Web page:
Jessica Chastain presented Octavia Spencer with the Best Supporting Actress for Fruitvale Station. Photo: Anne-Katrin Titze
Anne-Katrin Titze: Do you have a favorite fairy tale?
Morgan Neville: Favorite fairy tale?
AKT: 20 Feet from Stardom has some themes found in classic tales.
MN: There is a kind of Cinderella aspect to it. I've two small kids. I read them books all the time and see all the movies.
AKT: Any favorites your kids have?
MN: We just saw Frozen [directed by Chris Buck and Jennifer Lee], which they loved. Based on the tale.
AKT: The Snow Queen by Hans Christian Andersen.
MN: Andersen, yes. So we got the book and we read that, which was wonderful. Then we actually saw a ballet version of it, too, of the Ice Queen. Now I like it even more.
AKT: An upcoming project?
MN: I will be doing a film with Yo-Yo Ma, shooting all over the Middle East.
The Creative Innovation in Filmmaking Award was presented to Gravity producer David Heyman and visual effects supervisor Tim Webber by Entertainment Weekly editor Jess Cagle. Cinematographer Emmanuel Lubezki and director Alfonso Cuarón shared in being honored with this inaugural National Board of Review Award.
Anne-Katrin Titze: How did you get involved with Gravity after producing the Harry Potter films?
David Heyman: With Gravity, I really related to this woman's journey of learning to live very much in the present. I choose projects that emotionally connect with me at the time. It's projects that touch me, that move me, that make me laugh and make me cry or the story of an outsider that we can all relate to.
The Wolf Of Wall Street star Jonah Hill: "I'm thrilled to be here." Photo: Anne-Katrin Titze
AKT: Do you have any advice for someone who wanted to become a producer?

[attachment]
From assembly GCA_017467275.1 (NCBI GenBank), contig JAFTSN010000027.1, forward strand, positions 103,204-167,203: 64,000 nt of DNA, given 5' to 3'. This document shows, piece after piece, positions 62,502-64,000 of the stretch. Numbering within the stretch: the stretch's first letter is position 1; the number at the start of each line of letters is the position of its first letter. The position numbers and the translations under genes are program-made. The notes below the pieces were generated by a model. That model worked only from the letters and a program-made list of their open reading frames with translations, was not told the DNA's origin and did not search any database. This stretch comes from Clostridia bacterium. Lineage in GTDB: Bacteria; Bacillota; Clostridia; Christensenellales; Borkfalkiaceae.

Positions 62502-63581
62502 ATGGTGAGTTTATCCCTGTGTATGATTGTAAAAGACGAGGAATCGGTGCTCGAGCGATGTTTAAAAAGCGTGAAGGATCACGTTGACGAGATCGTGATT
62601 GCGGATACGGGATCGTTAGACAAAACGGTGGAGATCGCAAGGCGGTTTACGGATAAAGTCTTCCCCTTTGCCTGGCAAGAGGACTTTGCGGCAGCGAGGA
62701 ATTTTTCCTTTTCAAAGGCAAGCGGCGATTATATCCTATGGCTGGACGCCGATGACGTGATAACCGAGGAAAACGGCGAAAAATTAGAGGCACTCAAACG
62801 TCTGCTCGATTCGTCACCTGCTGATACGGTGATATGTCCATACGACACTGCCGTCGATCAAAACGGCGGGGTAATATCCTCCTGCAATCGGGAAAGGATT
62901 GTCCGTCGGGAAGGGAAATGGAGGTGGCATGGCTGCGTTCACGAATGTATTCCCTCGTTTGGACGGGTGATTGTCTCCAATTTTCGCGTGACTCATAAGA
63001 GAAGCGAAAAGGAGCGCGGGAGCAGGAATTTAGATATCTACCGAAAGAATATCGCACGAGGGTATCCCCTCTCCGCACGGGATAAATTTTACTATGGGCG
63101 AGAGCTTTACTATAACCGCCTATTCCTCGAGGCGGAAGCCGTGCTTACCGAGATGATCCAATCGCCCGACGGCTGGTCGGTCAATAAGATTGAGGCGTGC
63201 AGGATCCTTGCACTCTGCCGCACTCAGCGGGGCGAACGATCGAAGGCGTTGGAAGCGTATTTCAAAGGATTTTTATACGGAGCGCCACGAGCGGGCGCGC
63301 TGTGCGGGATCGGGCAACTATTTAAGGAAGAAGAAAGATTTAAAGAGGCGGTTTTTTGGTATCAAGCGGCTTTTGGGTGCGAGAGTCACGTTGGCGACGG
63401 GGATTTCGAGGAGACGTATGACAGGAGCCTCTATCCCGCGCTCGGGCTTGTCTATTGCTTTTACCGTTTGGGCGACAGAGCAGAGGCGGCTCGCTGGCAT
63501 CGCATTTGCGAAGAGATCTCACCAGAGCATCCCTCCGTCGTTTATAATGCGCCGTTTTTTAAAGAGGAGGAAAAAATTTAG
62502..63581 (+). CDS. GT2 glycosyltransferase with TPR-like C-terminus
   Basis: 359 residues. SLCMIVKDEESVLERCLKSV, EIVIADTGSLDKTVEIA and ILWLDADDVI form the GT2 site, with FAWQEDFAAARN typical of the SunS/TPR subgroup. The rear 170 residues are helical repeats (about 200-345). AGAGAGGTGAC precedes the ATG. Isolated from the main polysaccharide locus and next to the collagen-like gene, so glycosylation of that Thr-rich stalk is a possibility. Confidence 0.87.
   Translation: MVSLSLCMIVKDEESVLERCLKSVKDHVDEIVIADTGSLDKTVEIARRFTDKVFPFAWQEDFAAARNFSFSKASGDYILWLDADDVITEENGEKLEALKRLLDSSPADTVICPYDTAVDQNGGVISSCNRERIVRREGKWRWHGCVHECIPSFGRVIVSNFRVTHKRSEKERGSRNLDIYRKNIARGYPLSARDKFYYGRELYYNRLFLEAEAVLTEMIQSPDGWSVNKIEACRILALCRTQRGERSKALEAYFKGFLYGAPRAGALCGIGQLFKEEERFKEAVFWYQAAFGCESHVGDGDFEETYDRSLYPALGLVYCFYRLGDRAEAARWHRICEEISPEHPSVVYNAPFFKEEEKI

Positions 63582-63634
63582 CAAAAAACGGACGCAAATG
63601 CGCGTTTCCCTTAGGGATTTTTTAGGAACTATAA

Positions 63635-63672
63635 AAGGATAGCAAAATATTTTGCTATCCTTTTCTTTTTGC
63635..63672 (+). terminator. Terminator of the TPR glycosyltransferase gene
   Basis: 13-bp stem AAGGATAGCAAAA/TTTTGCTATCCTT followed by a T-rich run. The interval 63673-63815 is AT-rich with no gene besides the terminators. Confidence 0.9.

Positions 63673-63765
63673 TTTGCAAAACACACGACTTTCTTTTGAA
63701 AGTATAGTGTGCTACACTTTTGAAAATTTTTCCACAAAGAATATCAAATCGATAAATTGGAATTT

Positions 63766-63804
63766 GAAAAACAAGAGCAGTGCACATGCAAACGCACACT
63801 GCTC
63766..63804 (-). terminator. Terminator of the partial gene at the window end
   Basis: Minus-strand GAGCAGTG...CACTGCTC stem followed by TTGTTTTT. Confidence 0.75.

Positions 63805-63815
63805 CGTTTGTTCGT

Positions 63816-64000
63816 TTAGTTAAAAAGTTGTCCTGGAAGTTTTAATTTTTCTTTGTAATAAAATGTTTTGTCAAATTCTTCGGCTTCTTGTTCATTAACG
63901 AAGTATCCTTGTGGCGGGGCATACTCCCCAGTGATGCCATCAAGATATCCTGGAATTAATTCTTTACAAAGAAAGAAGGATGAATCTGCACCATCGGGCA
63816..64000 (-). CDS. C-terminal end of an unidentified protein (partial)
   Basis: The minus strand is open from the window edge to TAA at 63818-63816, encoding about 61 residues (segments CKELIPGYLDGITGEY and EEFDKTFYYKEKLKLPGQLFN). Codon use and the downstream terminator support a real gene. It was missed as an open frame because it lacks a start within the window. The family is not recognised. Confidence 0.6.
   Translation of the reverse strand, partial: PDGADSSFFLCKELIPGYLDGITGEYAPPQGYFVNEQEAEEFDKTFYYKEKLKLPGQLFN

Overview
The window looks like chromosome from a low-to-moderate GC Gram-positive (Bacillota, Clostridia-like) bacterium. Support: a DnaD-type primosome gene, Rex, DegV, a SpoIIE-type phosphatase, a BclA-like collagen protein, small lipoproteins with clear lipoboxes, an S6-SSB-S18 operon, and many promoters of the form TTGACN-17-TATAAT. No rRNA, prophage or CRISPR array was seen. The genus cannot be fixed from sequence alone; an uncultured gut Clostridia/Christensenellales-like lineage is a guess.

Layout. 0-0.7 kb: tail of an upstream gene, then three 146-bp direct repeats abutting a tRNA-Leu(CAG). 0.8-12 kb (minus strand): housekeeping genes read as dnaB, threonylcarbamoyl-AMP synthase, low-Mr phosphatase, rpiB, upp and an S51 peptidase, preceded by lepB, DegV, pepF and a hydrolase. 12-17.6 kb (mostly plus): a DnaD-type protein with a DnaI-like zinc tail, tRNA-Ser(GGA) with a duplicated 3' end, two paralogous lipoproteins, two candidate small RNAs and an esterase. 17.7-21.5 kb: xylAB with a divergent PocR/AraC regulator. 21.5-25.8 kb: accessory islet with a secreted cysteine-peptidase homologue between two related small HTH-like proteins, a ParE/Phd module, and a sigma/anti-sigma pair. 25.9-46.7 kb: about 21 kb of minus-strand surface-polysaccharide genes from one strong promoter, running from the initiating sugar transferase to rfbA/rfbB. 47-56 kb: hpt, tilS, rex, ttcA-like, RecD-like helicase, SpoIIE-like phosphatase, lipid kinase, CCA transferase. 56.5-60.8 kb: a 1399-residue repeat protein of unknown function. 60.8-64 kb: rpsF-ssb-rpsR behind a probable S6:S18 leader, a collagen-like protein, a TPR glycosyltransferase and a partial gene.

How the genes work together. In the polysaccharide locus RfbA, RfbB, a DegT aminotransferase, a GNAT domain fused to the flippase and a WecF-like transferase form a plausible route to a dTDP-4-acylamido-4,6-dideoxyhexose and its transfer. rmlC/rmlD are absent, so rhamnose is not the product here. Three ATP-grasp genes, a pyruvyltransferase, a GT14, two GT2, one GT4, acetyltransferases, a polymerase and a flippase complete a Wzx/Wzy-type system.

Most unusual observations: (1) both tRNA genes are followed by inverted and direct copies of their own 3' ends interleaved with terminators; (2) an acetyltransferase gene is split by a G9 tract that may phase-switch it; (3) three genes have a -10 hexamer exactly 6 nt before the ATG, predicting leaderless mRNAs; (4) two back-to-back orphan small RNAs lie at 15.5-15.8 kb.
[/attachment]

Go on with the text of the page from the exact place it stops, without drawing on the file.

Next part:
DH: Be passionate. Follow your heart, because you are going to be rejected day in and day out. I face rejection on a daily basis, it's inevitable. If you are a producer or an actor or a director, or anyone in the business, you are turned down again and again. You got to be tenacious and you got to be passionate and you got to believe in what you're doing.
AKT: Do you have a favorite fairy tale?
DH: Gosh. That's a really good question. You know, I've never been asked that. It's a brilliant question. I've got a five-year-old and I read a lot of fairy tales to him.
AKT: Does he have a favorite?
DH: He is reading Asterix at the moment. I really relate to the dark ones. If you look at the Grimms' fairy tales, like Rumplestiltskin, in a way what they were doing was preparing children for life. They weren't all sweet.
AKT: That's exactly how you were describing what it means to be a producer, a journey through rejections.
DH: I'm living a fairy tale!
AKT: You mentioned Rumplestiltskin - be careful at the dinner, so that your secret won't be overheard!
David Heyman's life in a fairy tale is likely to continue during the awards season.
The Academy Award nominations will be announced on January 16.